Label Reading for the Neglected Food Allergies

Lise Broer
Mar 13, 2018 · 4 min read
Corn on the cob is obvious, but hush puppies are normally made with cornmeal. The breaded fish may have cross-contamination. Image credit Yinan Chen, public domain.

The most underserved part of the food allergy community are the people who get life threatening reactions to foods that are not on the short list of 8 federally protected ingredients. Those most common allergens account for 90% of anaphylactic food allergies — but what should the people in that other 10% do? Most publications change the subject at that juncture, which is not much help if you or someone you know is managing one of those other life threatening food allergies.

The relevant law for top 8 food allergens is known as FALCPA in the United States. Other food allergens fall under the Food Additives Act of 1958, specifically a provision called Generally Recognized as Safe (GRAS). This is a very old law but theoretically a well written one: Congress was aware that advances in science might change medical understanding of food safety so they gave the FDA authority to update regulation as new information becomes available.

An example of the FDA using this discretion is the ingredient lupin, which is botanically related to soybeans and to peanuts. Lupin is included in the European Union’s list of protected food allergens but is less commonly used in North American foods. The FDA requires lupin to be mentioned by name on ingredient lists (either as “lupin” or “lupine”). So although this allergen does not get special warnings in large print, US residents who are allergic to lupin can look for it by name in the fine print.

Lupin for sale in a Spanish market. Image credit Tamorlan CC-sa 3.0.

A few things to bear in mind: as mentioned in a previous piece here, factory cross-contamination is another risk factor. Cross-contamination information can be difficult to obtain even for the most common allergens and is even more scarce for rare allergens. Yet the FDA’s ruling on lupin does offer a reasonable option for people who are willing to read all the fine print. Unfortunately lupin is the exception; most other food allergens might not be recognizable anywhere on the label.

The FDA classifies most of the other foods known to science as causes of life threatening anaphylactic allergies as GRAS, which means those foods could be present in products under a variety of misleading names such as natural color, natural flavors, or spices.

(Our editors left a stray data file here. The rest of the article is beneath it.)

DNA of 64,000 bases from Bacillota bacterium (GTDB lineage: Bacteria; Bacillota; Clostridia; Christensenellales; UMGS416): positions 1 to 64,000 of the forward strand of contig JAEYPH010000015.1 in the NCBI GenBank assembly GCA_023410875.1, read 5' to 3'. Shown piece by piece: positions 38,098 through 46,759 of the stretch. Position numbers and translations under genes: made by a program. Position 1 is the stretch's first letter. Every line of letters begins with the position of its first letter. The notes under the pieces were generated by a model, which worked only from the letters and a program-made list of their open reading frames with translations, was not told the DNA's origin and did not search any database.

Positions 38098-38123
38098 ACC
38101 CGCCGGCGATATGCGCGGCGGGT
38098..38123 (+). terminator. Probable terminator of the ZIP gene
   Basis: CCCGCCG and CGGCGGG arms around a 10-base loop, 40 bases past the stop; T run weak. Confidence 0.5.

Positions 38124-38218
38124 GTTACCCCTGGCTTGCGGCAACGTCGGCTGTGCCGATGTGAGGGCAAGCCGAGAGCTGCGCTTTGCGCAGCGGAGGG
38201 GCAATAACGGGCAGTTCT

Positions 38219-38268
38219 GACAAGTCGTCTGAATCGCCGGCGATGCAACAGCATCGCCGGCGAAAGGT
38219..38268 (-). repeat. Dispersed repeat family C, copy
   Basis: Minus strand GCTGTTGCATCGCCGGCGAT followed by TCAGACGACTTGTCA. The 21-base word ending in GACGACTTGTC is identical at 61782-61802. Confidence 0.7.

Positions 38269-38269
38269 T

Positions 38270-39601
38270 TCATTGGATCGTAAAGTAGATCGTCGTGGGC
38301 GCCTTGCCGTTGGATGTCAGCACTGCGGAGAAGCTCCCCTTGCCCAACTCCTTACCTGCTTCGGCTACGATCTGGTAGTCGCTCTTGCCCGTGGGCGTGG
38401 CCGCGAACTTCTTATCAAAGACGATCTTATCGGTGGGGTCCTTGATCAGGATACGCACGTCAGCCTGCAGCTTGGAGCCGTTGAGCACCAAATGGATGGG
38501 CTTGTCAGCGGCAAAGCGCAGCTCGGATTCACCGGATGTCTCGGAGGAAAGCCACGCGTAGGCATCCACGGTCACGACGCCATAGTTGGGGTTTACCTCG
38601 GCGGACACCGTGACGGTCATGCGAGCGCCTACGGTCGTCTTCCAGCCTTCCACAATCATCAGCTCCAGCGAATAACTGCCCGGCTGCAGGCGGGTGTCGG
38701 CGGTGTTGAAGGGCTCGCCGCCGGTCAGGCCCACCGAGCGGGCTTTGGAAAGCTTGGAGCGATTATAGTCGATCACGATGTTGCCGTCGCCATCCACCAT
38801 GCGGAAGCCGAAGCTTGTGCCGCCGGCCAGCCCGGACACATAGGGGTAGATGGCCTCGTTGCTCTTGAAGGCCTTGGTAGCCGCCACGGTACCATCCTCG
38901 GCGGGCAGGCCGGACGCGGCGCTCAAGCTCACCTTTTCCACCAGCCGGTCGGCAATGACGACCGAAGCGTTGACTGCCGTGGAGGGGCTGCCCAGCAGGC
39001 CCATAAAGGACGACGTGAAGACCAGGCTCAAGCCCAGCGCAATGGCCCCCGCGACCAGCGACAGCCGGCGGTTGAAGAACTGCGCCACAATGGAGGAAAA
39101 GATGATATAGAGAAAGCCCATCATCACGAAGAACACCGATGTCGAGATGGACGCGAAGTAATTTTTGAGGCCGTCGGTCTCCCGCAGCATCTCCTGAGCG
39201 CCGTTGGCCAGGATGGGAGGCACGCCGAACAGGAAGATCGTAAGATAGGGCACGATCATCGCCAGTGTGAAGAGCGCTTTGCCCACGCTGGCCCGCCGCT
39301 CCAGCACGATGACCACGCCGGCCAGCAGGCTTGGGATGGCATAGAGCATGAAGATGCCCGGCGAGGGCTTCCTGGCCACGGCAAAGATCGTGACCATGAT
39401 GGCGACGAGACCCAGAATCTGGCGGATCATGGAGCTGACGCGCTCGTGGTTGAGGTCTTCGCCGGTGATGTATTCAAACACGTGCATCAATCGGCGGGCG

Corn is ubiquitous in North American processed foods. Image credit Nicholas A. Tonelli CC-sa 2.0.

A different allergen that takes serious effort to avoid is maize, commonly known as corn but also present under a variety of other names such as dextrose and maltodextrin. The University of Rochester Medical Center publishes an extensive set of charts about maize-laden foods that includes such unlikely sources as vinegar, powdered sugar, and wine. Most commercial baking powder has maize, which makes many baked goods dangerous to a person who has a severe corn allergy — so raisin bread and oatmeal cookies may be off limits regardless of whether corn oil or corn meal is in the recipe. People who have this allergy may need special substitutions for many foods.

Most of the roughly 150 other foods known to science as causing anaphylaxis but not covered under FALCPA are stuck in a similar morass as maize allergy. Yes, minute quantities would cause a life threatening medical emergency in certain people — yet the FDA still deems them safe. Although consumers are often advised to contact a manufacturer with questions, results can be spotty at best.

Does that ketchup contain sesame? We may never know. Image credit CC-a 2.0 Generic.

In 2014 a food allergy parent wrote to Heinz to ask whether their ketchup’s unspecified “spices” included sesame. Sesame is not a protected allergen under US law although the laws of many other countries do cover sesame including Canada, Australia, and the EU. According to that parent Heinz wrote back demanding a letter from a physician’s office before disclosing whether their product had sesame, and also cautioning that the product formulation was subject to change at any time.

In an effort at verifying that parent’s claim I wrote to Heinz; their customer service department never replied. The Heinz website now includes the following statement:

We do not issue letters/lists regarding this subject because letters are only as good as the day they are written.

The Food Additives Act of 1958 allows manufacturers to change formulations of unspecified “spices” at any time with no further notification to the public as long as the ingredients are Generally Recognized as Safe. The same flexibility applies to unnamed “natural colors” or “natural flavors.”

So the only way a US consumer can keep reasonably safe with this type of medical condition is to avoid all food products whose ingredient lists use vague catchall phrases, then search for reliable information about other ingredient names that might conceal their allergens.

One of those hidden allergen names — for certain types of anaphylactic Oral Allergy Syndrome — is pectin. My next piece will delve into pectin.

Lise Broer

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science-based writing about food allergies